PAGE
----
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Tho' art's fair works and nature's gifts conspire
2. Where dost thou deign, say, in what blest retreat, To choose thy mansion, and to fix thy seat? Thy sacred presence how shall we explore? Can avarice gain thee with her golden store? Can vain ambition, with her boasted charms, Tempt thee within her wide extended arms? No, with Content alone canst thou abide, Thy sister, ever smiling by thy side.
3. When boon companions, void of ev'ry care,
4. Surely more mild, more constant in their course, Thy pleasures issue from a nobler source,From sweet discretion ruling in the breast, From passions temper'd, and from lusts represt; From thoughts unconscious of a guilty smart, And the calm transports of an honest heart.
5. Thy aid, O ever faithful, ever kind! Through life, through' death, attends the virtuous mind; Of angry fate wards from us ev'ry blow, Cures ev'ry ill, and softens ev'ry wo. Whatever good our mortal state desires, What wisdom finds, or innocence inspires; From nature's bounteous hand whatever flows, Whate'er our Maker's providence bestows,By thee mankind enjoys,-by thee repays A grateful tribute of perpetual praise.
Night before the Battle of Waterloo.
1. THERE was a sound of revelry by night,
Soft eyes looked love to eyes which spake again,
2. But hush! hark! a deep sound strikes like a rising knell
Did ye not hear it ?-No; 'twas but the wind,
3. Within a windowed niche of that high hall
4. Ah! then and there was hurrying to and fro, And gathering tears, and tremblings of distress, And cheeks all pale, which but an hour ago Blush'd at the praise of their own loveliness; And there were sudden partings, such as press The life from out young hearts, and choking sighs Which ne'er might be repeated; who could guess If ever more should meet those mutual eyes, Since, upon nights so sweet, such awful morn could rise?
5. And there was mounting in hot haste; the steed, The mustering squadron, and the clattering car,
Went pouring forward with impetuous speed,
6. And wild and high the "Cameron's gathering" rose! The war note of Lochiel, which Albyn's hills Have heard-and heard, too, have her Saxon foes.How in the noon of night that pibroch thrills, Savage and shrill! But with the breath which fills Their mountain-pipe, so fill the mountaineers With the fierce native daring which instills The stirring memory of a thousand years; And Evan's, Donald's fame rings in each clansman's ears! 7. And Ardennes waves above them her green leaves, Dewy with nature's tear drops as they pass, Grieving, if aught inanimate e'er grieves, Over the unreturning brave,-alas! Ere evening to be trodden like the grass Which now beneath them, but above shall grow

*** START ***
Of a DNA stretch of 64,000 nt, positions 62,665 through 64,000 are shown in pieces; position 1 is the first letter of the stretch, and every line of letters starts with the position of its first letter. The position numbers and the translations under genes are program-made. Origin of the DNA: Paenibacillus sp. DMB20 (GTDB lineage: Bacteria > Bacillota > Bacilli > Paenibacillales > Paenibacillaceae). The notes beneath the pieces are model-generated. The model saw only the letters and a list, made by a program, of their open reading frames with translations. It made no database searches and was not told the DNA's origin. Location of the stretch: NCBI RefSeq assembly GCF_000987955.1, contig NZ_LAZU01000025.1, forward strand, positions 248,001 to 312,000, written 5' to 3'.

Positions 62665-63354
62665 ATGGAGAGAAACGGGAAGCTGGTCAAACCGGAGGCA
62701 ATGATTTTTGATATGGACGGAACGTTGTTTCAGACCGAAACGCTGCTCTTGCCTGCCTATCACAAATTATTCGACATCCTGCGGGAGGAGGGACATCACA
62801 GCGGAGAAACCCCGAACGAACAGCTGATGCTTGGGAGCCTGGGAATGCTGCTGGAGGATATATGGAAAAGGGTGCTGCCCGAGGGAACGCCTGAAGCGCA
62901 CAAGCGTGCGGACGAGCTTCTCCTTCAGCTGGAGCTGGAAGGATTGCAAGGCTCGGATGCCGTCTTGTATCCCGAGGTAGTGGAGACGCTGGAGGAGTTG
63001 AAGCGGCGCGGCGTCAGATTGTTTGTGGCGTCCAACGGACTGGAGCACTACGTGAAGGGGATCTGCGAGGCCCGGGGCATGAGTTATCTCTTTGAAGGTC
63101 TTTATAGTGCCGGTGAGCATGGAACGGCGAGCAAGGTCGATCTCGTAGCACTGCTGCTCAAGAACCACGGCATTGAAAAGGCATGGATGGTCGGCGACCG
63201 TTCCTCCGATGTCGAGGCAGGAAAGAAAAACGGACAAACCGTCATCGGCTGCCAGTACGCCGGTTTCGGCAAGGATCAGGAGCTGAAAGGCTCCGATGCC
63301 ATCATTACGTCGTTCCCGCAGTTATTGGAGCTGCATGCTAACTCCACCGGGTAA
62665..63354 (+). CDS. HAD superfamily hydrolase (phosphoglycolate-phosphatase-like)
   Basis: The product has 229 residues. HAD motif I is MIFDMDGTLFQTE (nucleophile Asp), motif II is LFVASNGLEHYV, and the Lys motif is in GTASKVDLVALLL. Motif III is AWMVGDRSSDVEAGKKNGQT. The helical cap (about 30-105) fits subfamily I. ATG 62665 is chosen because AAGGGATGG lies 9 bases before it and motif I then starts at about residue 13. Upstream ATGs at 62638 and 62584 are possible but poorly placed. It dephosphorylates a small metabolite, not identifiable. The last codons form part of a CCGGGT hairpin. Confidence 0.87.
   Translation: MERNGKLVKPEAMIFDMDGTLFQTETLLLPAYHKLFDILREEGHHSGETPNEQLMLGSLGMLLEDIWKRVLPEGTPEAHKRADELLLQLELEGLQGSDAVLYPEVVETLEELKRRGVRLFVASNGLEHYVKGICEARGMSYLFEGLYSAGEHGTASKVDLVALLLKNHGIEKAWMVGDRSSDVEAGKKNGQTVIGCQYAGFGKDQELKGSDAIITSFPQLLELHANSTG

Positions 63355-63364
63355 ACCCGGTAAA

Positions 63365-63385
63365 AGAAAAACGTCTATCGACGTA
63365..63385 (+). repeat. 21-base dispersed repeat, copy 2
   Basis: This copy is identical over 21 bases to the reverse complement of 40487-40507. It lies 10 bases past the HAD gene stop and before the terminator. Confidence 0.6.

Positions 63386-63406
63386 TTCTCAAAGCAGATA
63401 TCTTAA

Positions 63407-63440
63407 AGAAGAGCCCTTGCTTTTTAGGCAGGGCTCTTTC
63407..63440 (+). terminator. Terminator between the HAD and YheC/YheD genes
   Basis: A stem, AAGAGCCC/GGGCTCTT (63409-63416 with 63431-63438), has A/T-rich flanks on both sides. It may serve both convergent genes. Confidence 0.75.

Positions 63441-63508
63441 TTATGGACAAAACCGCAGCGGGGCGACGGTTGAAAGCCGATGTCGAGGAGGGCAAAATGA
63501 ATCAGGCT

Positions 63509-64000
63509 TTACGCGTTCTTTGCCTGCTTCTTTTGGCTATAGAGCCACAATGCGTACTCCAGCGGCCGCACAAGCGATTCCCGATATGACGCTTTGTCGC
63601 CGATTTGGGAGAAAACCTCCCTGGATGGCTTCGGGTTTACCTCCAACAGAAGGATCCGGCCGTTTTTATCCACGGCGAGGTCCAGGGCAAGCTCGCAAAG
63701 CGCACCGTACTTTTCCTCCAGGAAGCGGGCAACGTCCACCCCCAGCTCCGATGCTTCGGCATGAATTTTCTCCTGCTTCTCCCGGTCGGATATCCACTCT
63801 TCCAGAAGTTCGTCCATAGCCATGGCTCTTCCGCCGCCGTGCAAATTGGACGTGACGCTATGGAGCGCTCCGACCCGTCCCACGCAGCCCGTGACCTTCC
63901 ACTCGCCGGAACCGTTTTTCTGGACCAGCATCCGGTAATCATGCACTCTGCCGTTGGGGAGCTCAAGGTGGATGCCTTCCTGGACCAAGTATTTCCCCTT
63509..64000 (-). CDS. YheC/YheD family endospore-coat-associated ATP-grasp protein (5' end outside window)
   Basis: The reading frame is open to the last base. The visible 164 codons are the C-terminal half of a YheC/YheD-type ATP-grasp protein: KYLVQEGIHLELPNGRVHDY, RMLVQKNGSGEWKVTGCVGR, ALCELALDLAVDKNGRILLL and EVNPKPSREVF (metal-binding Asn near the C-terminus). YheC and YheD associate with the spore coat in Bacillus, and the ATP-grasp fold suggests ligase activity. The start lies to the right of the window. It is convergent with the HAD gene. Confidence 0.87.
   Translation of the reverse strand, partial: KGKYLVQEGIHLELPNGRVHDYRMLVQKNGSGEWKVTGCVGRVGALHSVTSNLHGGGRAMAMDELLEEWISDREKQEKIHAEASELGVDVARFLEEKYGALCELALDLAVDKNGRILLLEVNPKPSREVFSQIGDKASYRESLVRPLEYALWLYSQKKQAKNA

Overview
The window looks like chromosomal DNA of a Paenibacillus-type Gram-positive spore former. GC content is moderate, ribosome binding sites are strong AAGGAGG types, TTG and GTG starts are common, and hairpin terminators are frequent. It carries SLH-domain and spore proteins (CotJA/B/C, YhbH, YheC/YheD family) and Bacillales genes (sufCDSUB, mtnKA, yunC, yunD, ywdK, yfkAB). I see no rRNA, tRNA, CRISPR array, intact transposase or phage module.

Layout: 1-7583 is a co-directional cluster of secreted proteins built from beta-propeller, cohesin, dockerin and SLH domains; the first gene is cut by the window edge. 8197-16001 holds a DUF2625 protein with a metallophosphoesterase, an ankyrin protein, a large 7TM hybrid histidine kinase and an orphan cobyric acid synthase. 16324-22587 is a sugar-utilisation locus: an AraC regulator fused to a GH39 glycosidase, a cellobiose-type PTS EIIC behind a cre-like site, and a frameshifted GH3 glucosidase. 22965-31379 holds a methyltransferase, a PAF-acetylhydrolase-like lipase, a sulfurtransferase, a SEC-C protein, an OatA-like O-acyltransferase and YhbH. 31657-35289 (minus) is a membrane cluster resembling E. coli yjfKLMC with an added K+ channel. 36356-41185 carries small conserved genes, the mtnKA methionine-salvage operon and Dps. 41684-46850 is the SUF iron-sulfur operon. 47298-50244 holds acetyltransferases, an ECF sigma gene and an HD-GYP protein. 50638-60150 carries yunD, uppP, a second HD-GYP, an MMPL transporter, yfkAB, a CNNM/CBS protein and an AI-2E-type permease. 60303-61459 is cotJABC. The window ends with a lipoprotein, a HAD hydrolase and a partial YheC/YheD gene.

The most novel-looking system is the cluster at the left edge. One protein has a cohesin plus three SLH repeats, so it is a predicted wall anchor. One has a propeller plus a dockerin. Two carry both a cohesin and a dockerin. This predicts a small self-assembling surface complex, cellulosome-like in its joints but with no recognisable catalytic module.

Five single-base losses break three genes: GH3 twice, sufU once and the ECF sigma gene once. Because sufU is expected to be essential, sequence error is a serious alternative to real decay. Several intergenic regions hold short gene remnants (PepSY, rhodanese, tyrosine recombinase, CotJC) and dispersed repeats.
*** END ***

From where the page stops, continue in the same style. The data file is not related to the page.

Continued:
In its next verdure, when this fiery mass
Of living valor, rolling on the foe,
And burning with high hope, shall moulder cold and low.
8. Last noon beheld them full of lusty life,
The thunder-clouds close o'er it, which, when rent,
Lines written by one who had long been a resident in India, on his return to his native country.
1. I CAME, but they had passed away
The fair in form, the pure in mind ;
And, like a stricken deer, I stray
Where all are strange, and none are kindKind to the worn, the wearied soul, That pants, that struggles for repose: O that my steps had reached the goal
Where earthly sighs and sorrows close! 2. Years have passed o'er me, like a dream That leaves no trace on memory's page: I look around me, and I seem
Some relic of a former age. Alone, as in a stranger clime,
Where stranger voices mock my ear, I mark the lagging course of time, Without a wish—a hope-a fear!
3. Yet I had hopes-and they have fled; And fears-and they were all too true; My wishes too-but they are dead;
And what have I with life to do? Tis but to wear a weary load
I may not, dare not, cast away; To sigh for one small, still abode,
Where I may sleep as sweet as they ;4. As they the loveliest of their race,
Whose grassy tombs my sorrows steep, Whose worth my soul delights to trace,
Whose very loss 'tis sweet to weep,To weep beneath the silent moon,
With none to chide, to hear, to see: Life can bestow no greater boon
On one whom death disdains to free.
5. I leave the world that knows me not, To hold communion with the dead; And fancy consecrates the spot
Where fancy's softest dreams are shed. I see each shade-all silvery whiteI hear each spirit's melting sigh; I turn to clasp those forms of light,And the pale morning chills my eye. 6. But soon the last dim morn shall rise,The lamp of life burns feebly now,— When stranger hands shall close my eyes, And smooth my cold and dewy brow. Unknown I lived; so let me die:
Nor stone, nor monumental cross,
Tell where his nameless ashes lie,
The Winter Night.
1. Now Phoebe, in her midnight reign,
When on my ear this plaintive strain
2" Blow, blow, ye winds, with heavier gust!
Than heaven-illumin'd man on brother man bestows!
3. See stern oppression's iron grip,
4. Even in the peaceful rural vale,
With all the servile wretches in the rear,-
Some coarser substance, unrefined,
Placed for her lordly use thus far, thus vile, below.
5. Where, where is love's fond, tender throe, With lordly honor's lofty brow,
The powers you proudly own? Is there, beneath love's noble name, Can harbor, dark, the selfish aim, To bless himself alone?
6. O ye! who, sunk in beds of down,